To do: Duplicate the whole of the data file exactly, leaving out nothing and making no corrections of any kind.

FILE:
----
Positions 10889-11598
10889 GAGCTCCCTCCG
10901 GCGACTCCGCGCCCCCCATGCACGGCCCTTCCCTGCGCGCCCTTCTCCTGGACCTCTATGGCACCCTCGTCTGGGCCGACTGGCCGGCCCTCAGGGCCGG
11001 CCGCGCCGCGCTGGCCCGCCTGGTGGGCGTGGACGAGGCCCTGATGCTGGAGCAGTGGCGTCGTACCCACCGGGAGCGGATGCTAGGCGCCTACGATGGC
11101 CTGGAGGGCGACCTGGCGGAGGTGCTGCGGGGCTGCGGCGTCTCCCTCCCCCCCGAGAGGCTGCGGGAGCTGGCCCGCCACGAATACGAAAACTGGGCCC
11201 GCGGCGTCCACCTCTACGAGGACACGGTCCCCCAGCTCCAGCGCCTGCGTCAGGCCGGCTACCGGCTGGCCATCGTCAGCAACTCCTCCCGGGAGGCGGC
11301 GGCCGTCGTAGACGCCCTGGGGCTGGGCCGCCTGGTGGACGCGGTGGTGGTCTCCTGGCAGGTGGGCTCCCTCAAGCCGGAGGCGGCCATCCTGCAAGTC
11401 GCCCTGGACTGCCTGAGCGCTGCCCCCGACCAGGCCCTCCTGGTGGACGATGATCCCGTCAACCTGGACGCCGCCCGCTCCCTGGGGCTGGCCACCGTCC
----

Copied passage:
Positions 10889-11598
10889 GAGCTCCCTCCG
10901 GCGACTCCGCGCCCCCCATGCACGGCCCTTCCCTGCGCGCCCTTCTCCTGGACCTCTATGGCACCCTCGTCTGGGCCGACTGGCCGGCCCTCAGGGCCGG
11001 CCGCGCCGCGCTGGCCCGCCTGGTGGGCGTGGACGAGGCCCTGATGCTGGAGCAGTGGCGTCGTACCCACCGGGAGCGGATGCTAGGCGCCTACGATGGC
11101 CTGGAGGGCGACCTGGCGGAGGTGCTGCGGGGCTGCGGCGTCTCCCTCCCCCCCGAGAGGCTGCGGGAGCTGGCCCGCCACGAATACGAAAACTGGGCCC
11201 GCGGCGTCCACCTCTACGAGGACACGGTCCCCCAGCTCCAGCGCCTGCGTCAGGCCGGCTACCGGCTGGCCATCGTCAGCAACTCCTCCCGGGAGGCGGC
11301 GGCCGTCGTAGACGCCCTGGGGCTGGGCCGCCTGGTGGACGCGGTGGTGGTCTCCTGGCAGGTGGGCTCCCTCAAGCCGGAGGCGGCCATCCTGCAAGTC
11401 GCCCTGGACTGCCTGAGCGCTGCCCCCGACCAGGCCCTCCTGGTGGACGATGATCCCGTCAACCTGGACGCCGCCCGCTCCCTGGGGCTGGCCACCGTCC